Could you tell what inspired you to write your first book with World Audience, Biblical Revisions and Para-Biblical Visions?

 Dr. Roshwald:

 Biblical Revisions and Para-Biblical Visions is a testimony to my life-long struggle with religion. It started in childhood, in an atmosphere of Jewish traditions at home; it progressed to a stage of exceeding the family traditions—perhaps under the influence of a governess from an orthodox family. It came to be connected with biblical and other Hebrew texts as I chose a private Hebrew school in Lwow, the Polish city where we lived. (It was my choice at the age of six, for my parents allowed me this kind of freedom.) It came into a full bloom when I continued my secondary education in a strict Orthodox school in Tel Aviv. For here, the scanty knowledge of some biblical texts expanded into a more intensive and extensive exposure to the power of the Word. It was the pathos of moral commandments in the Pentateuch which impressed me most and it was accompanied by respect of and attachment to age-old traditions, now better understood. It did not take long for me to become the ostensibly most devout among my friends who, as a rule, came from homes more observant than ours. Indeed, my friends jokingly called me by names alluding to my religiosity.

My religiosity did not exactly conform to the widely observed forms and customs. I sometimes interpreted certain biblical commandments more literally than was the usage, which may have appeared odd. I was preoccupied with the true sense of daily prayer, and would repeat it, if not recited with proper concentration. This occasionally prolonged the morning prayer beyond the usual half hour.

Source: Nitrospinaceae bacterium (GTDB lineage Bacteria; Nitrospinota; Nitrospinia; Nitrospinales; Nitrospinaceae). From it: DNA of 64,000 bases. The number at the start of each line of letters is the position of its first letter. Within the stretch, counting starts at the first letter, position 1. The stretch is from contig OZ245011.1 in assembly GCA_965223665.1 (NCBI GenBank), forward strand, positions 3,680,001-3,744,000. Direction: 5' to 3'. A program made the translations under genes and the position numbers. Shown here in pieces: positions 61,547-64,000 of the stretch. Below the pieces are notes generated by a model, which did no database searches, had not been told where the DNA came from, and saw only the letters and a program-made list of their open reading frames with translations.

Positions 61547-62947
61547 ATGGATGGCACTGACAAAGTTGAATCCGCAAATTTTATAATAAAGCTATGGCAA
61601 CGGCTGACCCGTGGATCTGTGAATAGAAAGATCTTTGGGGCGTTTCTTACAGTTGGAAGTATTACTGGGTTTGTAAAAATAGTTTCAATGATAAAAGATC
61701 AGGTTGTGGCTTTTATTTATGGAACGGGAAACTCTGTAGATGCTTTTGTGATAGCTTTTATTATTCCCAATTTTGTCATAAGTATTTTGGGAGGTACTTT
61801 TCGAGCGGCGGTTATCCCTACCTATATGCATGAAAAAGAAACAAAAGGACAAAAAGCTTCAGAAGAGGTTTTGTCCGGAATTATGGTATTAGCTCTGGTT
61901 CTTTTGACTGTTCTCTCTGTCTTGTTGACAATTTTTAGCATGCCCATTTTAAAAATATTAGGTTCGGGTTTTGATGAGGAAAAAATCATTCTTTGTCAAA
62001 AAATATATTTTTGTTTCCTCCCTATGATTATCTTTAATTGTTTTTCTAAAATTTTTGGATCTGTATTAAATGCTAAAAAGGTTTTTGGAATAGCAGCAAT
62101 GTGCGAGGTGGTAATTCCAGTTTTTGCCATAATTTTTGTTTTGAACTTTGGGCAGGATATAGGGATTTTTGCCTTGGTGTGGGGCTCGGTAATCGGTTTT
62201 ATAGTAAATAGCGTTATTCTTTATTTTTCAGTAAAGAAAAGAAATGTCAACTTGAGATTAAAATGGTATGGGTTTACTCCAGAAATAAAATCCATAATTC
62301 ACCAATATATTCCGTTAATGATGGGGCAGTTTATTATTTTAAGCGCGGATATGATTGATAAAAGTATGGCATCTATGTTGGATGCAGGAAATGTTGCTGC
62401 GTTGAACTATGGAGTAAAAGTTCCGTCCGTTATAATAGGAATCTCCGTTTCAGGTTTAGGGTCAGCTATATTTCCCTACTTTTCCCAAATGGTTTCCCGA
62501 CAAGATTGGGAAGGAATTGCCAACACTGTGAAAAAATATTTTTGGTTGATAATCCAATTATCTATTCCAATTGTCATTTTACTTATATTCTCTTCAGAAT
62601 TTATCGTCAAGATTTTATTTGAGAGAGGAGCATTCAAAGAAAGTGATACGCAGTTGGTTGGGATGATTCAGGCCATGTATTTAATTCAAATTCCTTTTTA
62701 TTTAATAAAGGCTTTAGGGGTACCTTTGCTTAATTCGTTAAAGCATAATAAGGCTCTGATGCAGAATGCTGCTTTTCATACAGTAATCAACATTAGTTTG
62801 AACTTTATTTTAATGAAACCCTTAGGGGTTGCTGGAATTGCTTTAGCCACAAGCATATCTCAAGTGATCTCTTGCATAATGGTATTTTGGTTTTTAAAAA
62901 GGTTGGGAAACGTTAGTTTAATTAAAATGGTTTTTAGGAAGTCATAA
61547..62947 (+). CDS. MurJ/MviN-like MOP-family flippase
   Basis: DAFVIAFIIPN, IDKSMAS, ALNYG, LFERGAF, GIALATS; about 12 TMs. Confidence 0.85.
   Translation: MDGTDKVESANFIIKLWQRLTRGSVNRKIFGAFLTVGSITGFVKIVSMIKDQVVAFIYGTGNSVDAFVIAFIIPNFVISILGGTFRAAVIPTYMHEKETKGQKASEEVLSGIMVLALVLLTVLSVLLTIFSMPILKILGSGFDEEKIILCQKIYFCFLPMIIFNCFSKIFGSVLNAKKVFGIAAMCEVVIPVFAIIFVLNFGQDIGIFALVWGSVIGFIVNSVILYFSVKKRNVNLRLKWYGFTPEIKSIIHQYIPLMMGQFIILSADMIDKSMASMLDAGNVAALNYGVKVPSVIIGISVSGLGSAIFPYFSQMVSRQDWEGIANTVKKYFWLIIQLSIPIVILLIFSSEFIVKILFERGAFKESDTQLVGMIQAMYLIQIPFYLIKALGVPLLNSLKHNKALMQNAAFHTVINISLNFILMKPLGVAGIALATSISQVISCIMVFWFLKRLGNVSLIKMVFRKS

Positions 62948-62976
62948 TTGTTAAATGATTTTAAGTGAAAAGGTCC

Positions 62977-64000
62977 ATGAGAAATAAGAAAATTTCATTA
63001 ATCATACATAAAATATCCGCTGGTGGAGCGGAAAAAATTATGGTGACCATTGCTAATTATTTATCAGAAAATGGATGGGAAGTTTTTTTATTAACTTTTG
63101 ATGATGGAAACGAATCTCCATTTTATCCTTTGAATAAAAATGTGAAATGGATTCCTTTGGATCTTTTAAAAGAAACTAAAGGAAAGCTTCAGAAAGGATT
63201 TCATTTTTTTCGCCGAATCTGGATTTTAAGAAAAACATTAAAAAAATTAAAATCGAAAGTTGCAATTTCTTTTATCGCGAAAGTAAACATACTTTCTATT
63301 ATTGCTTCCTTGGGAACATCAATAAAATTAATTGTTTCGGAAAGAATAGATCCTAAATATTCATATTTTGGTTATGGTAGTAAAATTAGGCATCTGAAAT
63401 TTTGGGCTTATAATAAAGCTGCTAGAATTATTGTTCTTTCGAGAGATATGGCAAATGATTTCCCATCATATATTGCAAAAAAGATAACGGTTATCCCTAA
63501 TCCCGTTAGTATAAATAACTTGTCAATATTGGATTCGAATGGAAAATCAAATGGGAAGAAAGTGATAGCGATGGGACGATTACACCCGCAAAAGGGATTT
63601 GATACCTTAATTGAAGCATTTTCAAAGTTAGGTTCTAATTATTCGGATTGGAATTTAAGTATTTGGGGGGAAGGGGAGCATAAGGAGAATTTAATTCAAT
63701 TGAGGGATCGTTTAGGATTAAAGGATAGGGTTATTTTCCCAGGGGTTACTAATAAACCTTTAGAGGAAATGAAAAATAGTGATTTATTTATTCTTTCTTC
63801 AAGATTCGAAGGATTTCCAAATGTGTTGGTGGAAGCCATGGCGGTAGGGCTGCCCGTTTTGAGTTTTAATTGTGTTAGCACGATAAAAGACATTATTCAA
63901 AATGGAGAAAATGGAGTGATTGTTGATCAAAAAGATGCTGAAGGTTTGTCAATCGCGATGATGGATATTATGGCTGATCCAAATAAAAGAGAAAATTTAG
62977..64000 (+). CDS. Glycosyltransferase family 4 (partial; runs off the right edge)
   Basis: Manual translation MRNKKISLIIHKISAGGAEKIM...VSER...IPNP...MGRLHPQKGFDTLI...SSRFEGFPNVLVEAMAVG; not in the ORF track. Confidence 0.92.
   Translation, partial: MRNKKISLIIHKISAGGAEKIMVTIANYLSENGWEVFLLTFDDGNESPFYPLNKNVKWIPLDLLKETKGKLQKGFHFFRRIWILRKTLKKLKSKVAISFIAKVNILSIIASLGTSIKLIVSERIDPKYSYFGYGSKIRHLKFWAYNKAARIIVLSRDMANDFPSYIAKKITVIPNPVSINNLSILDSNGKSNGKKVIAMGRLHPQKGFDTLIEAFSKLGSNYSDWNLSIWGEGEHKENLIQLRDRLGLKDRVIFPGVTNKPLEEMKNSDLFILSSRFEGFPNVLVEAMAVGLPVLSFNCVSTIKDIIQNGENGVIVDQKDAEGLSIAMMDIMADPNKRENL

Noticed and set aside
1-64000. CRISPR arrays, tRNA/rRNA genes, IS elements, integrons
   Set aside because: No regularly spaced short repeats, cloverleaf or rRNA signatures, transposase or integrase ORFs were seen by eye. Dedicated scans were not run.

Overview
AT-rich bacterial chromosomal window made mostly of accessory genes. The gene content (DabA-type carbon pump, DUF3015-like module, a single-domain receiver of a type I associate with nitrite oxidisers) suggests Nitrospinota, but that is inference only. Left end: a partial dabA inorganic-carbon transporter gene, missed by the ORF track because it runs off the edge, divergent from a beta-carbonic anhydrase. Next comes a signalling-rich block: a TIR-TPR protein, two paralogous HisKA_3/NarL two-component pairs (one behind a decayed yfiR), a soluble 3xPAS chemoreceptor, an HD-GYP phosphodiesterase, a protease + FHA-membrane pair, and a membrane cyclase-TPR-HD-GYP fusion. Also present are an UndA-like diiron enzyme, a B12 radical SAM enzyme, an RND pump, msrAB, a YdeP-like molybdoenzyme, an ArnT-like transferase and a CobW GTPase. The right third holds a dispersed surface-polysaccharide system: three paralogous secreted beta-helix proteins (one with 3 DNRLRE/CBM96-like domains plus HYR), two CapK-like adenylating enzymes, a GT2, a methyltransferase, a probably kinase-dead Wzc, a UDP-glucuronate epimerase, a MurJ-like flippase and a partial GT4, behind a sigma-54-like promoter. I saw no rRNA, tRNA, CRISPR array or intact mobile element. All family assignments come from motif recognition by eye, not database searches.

I believe my father became concerned about my behavior, and (without alluding to it) suggested that I switch to another school which was not orthodox, that is to say, though accepting  and approving of religion, did not make it the focus of education. My first impulse was to say "No," and there was no way in which I would be compelled to submit to my father's or parents' decision. But then I remembered the verse from Leviticus 19:3: "Ye shall fear every man his mother and his father;" and I meekly obeyed.

To be sure, my religiosity did not wither away instantly. I continued to follow the commandments and prayed daily each morning before going to school, and did not forget the evening prayers. Sometimes when I was out of home as the sun was setting, I would stop anywhere and recite the prayers, which by now I knew by heart. On Sabbath eve (for Jewish holy days always start on the eve of the preceding day at sunset and end next day somewhat later in the evening to assure a margin for the holy day), my father would go to the Great Synagogue in Tel Aviv, which had a good cantor and an all male chorus, and of course I would go with him. He did not observe this habit on Sabbath morning, so I found a small local synagogue in the home of a Hasidic rabbi and go there by myself. This looked odd to the Rabbi and the congregation, and eventually my father started to go with me--not out of any pressure or due to my request, but probably out of respect for Jewish practice and custom, which he acquired in a strictly orthodox home in his own childhood.